Section: New Results

Networked systems and graph analysis

Distributed solution to the network reconstruction problem

Participants : A. Kibangou [Contact person] , F. Morbidi.

It has been recently shown in [45] that by collecting noise-contaminated time series generated by a coupled-oscillator system at each node of a network, it is possible to robustly reconstruct its topology, i.e. determine the graph Laplacian. Restricting ourselves to linear consensus dynamics over undirected communication networks. In [18] , we have introduced a new dynamic average consensus least-squares algorithm to locally estimate these time series at each node, thus making the reconstruction process fully distributed and more easily applicable in the real world. We have also proposed a novel efficient method for separating the off-diagonal entries of the reconstructed Laplacian, and examined several concepts related to the trace of the dynamic correlation matrix of the coupled single integrators, which is a distinctive element of our network reconstruction method.

Distributed estimation of Laplacian eigenvalues and network robustness assessment

Participants : A. Kibangou [Contact person] , T.-M. D. Tran, J. Hendrickx [Univ. Louvain-la-neuve] .

As recently shown, Laplacian eigenvalues can be estimated by solving the factorization of the average consensus Matrix [46] . The problem was viewed as a constrained consensus optimization one. The main assumption was about the knowledge of the final consensus value. Indeed, estimation of the Laplacian eigenvalues can be carried out using measurements of the transient of the consensus protocol and the steady state (consensus value). In [34] , we relaxed the assumptions by considering that the consensus value is only approximately known. We formulated a convex optimization, which allowed us to make use of recent well-known techniques and results dealing with convex optimization problem proposed in the literature (the Alternating Direction of Multipliers Method, ADMM), [40] , [42] . Recently, we assumed that the consensus value is completely unknown and has to be found simultaneously with Laplacian eigenvalues. In such a case the problem becomes a convex combination problem where the cost function comprises two terms, one that is average consensus problem, and the rest is the consensus problem to estimate the Laplacian eigenvalues. The simulations indicate that the proposed algorithm is efficient enough to provide the nonzero distinct Laplacian eigenvalues with high accuracy. These eigenvalues are then used to assess the robustness of the graph by means of some spectral metrics, the number of spanning trees and the Kirchoff index precisely.

Observability and privacy preserving features in consensus networks

Participants : A. Kibangou [Contact person] , C. Commault [Grenoble INP] .

In [16] , we have studied of observability in consensus networks modeled with strongly regular graphs or distance regular graphs. The first result consists in a Kalman-like simple algebraic criterion for observability in distance regular graphs. This criterion consists in evaluating the rank of a matrix built with the components of the Bose-Mesner algebra associated with the considered graph. Then, we have defined some bipartite graphs that capture the observability properties of the graph to be studied. In particular, we showed that necessary and sufficient observability conditions are given by the nullity of the so-called local bipartite observability graph (resp. local unfolded bipartite observability graph) for strongly regular graphs (resp. distance regular graphs). When the nullity cannot be derived directly from the structure of these bipartite graphs, the rank of the associated bi-adjacency matrix allows evaluating observability. Eventually, as a by-product of the main results we have shown that non-observability can be stated just by comparing the valency of the graph to be studied with a bound computed from the number of vertices of the graph and its diameter. Similarly non-observability can also be stated by evaluating the size of the maximum matching in the above mentioned bipartite graphs. Non-observability is strongly linked to privacy preserving feature of a given network. Indeed, when a node is neighborhood non-observable, it means that the data of the other nodes (excluding those of its neighborhood) cannot be retrieve from such a node. Therefore security efforts in order to preserve privacy of the entire network must be focused on nodes that are neighborhood-observable.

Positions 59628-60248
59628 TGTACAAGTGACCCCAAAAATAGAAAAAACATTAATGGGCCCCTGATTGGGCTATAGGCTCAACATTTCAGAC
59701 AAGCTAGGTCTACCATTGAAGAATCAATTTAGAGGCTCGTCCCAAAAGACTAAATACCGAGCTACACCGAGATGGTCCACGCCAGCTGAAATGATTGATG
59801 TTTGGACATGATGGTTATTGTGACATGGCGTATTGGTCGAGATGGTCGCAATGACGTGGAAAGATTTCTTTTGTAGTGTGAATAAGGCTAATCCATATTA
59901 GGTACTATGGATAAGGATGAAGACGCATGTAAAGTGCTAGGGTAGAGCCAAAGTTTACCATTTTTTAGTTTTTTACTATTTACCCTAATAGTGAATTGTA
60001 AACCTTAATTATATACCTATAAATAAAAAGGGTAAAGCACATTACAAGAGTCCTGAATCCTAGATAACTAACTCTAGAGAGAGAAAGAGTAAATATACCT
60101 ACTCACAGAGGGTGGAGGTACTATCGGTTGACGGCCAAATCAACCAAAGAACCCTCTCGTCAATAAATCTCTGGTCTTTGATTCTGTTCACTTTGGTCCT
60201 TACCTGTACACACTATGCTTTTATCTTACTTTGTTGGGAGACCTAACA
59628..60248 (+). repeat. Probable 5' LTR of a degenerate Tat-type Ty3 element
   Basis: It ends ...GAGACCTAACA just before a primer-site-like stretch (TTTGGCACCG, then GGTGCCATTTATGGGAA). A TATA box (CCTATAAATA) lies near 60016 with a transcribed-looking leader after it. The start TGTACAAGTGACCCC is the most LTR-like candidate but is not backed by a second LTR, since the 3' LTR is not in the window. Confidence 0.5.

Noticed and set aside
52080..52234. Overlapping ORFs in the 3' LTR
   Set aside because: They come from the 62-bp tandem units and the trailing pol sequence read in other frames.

Average and parametric consensus

Participants : A. Kibangou [Contact person] , F. Morbidi.

We have studied average consensus in wireless sensor networks with aim of providing a way to reach consensus in a finite number of steps [17] . In particular, we investigate the design of consensus protocols when, for security reasons for instance, the underlying graph is constrained to be strongly regular or distance regular. The proposed design method is based on parameters of the intersection array characterizing the underlying graph. With this protocol, at execution time, average consensus is achieved in a number of steps equal to the diameter of the graph, i.e. the smallest possible number of steps to achieve consensus. We have extended the parametric consensus protocol recently introduced by F. Morbidi, to more realistic agents modeled as double integrators and interacting over an undirected communication network. The stability properties of the new protocol in terms of the real parameter “s” are studied for some relevant graph topologies, and the connection with the notion of bipartite consensus is highlighted. The theory is illustrated with the help of two worked examples, dealing with the coordination of a team of quadrotor UAVs and with cooperative temperature measurement in an indoor environment [32] .